– An administration manager is at work on the dot for over a decade. He does not intend to build a legacy; it becomes one. A legacy of responsibility, accountability and self-discipline.
– An organization benchmarks itself to the highest standards of customer service. The business ethic becomes a legacy, a matter of pride and the source of timeless stories to inspire future leaders.
Sukhdeep Sachdev says, “Stand on the shoulders of giants. Draw upon the wisdom, knowledge and expertise of a mentor, role model, book or business associate. Use your sharp senses for more than a zero-sum game. Build a legacy.” He quotes Viktor Frankl from the book ‘Man’s Search For Meaning’:
“Man must not ask what the meaning of his life is, rather he must recognize it is he who has been asked.”
Creating a climate for tomorrow’s leaders
It is an imperative, not a choice. Why? John Maxwell says, “Those closest to the leader will determine the success level of that leader.”
Creating a climate for tomorrow’s leaders requires:
– Empowerment as a learning tool for young leaders – Show, tell, teach by example. Then empower them to make critical decisions. Expect them to fall, fail and figure it out.
– Organizational protocols that support leadership – Simply put, don’t set up young leaders to fail. For example, if they must obtain approval from several departmental heads for each step or initiative, then time, momentum, and enthusiasm are lost.
– Active participation of top management – Building a climate for tomorrow’s leaders is a top-down exercise led by the executive team, not the training department.
– Modeling leadership – means not only being an example but also interpreting the rationale of your actions to young leaders. It means engaging in dialogue, tapping into their creativity and enjoying the process.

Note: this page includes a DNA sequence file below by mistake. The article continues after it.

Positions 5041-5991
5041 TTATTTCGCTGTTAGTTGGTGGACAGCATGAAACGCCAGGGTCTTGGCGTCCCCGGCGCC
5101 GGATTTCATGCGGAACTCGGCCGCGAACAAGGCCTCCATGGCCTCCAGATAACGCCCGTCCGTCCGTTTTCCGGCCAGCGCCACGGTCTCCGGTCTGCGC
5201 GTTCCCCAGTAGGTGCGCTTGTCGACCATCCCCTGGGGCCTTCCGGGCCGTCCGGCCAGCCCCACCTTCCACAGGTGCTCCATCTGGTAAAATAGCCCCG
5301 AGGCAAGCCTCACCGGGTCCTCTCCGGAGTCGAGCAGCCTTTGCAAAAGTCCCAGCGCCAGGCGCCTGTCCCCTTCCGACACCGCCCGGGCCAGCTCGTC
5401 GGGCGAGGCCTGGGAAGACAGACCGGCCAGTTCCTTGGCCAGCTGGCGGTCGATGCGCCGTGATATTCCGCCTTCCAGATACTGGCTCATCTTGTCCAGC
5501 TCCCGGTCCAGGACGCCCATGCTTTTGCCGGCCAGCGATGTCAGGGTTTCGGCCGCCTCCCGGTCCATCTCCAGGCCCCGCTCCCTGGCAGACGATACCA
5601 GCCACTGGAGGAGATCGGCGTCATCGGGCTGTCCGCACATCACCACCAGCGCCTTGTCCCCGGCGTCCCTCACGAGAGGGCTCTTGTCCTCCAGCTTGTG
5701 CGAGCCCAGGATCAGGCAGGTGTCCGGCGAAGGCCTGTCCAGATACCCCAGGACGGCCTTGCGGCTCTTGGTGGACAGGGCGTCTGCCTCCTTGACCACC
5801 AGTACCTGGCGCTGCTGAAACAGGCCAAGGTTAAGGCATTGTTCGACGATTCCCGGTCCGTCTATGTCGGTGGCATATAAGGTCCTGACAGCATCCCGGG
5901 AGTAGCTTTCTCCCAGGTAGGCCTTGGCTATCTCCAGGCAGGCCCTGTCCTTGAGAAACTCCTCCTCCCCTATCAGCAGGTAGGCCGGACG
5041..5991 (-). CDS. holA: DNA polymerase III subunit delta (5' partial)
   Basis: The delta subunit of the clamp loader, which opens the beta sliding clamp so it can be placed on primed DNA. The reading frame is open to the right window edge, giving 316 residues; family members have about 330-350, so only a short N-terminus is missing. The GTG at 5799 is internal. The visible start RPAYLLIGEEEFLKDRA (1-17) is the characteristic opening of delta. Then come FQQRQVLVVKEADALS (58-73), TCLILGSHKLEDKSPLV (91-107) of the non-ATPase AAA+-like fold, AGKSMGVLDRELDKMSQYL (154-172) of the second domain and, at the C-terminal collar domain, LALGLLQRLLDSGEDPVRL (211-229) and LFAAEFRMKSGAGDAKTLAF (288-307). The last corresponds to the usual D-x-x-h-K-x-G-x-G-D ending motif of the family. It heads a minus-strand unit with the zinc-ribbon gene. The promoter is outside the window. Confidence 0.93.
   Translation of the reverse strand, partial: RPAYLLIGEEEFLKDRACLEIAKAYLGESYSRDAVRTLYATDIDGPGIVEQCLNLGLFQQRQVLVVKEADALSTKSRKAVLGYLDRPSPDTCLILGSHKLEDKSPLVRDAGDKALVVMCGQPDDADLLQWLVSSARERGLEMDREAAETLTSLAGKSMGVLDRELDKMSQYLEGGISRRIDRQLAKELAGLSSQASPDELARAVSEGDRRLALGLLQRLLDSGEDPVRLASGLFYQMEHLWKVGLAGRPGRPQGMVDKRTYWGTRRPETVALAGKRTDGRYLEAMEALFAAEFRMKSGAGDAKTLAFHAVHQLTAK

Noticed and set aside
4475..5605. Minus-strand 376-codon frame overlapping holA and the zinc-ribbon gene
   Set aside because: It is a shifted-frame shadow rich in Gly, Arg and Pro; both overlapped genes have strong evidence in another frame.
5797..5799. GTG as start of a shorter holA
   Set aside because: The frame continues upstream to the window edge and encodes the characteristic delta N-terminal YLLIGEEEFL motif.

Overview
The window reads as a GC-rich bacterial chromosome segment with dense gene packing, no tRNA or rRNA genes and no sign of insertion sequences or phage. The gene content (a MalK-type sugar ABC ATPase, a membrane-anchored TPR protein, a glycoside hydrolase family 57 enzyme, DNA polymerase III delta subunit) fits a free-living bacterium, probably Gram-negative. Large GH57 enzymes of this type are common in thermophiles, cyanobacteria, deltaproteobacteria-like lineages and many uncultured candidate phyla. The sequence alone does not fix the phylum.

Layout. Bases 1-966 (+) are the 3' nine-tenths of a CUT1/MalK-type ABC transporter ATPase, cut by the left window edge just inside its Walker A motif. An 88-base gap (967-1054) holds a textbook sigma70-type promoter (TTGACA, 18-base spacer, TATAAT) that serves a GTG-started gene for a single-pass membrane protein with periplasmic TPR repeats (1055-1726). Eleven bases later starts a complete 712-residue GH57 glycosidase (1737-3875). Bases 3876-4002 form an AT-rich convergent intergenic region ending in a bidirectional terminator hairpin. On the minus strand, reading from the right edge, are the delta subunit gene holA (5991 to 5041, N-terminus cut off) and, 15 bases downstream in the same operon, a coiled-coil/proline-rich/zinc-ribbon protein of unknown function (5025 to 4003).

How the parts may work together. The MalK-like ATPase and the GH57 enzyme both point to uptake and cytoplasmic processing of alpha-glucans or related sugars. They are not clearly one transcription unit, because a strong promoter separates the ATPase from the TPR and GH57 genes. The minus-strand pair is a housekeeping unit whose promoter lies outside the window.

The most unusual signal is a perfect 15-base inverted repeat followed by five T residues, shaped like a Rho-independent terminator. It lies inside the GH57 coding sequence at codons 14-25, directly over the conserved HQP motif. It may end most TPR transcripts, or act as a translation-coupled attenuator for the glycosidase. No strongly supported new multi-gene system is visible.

Edwin Markham’s poem sums up the rationale of creating a climate for tomorrow’s leaders:
We are blind until we see
That in the human plan
Nothing is worth the making
If it does not make the man.
Why build these cities glorious
If man unbuilded goes?
In vain we build the world
Unless the builder also grows
Leadership In A Crisis
Bill George encountered his first business crisis at age 27. He had joined Litton Industries as Assistant General Manager when the news came in. The Surgeon General declared microwave ovens may be hazardous to health. Litton Industries had one product – microwave ovens. After months of wrestling with the challenges that followed, Bill George said, “In business school, I never realized it was this hard to make money.”
The crisis taught him to
– uncover the root cause of a problem
– decode the mind-set of industry regulators
– place near-term profit plans on hold and get the problems fixed
– not judge leadership before knowing what is going on
Shackleton’s Endurance Expedition is a leadership lesson on Harvard Business School Online. The free-of-cost interactive course elicits responses that test premises and shape thinking. It is facilitated by Dr. Nancy Koehn – charismatic orator, historian, and subject matter expert. Among case studies compiled by Dr. Nancy Koehn, this one fired the imagination of global learners.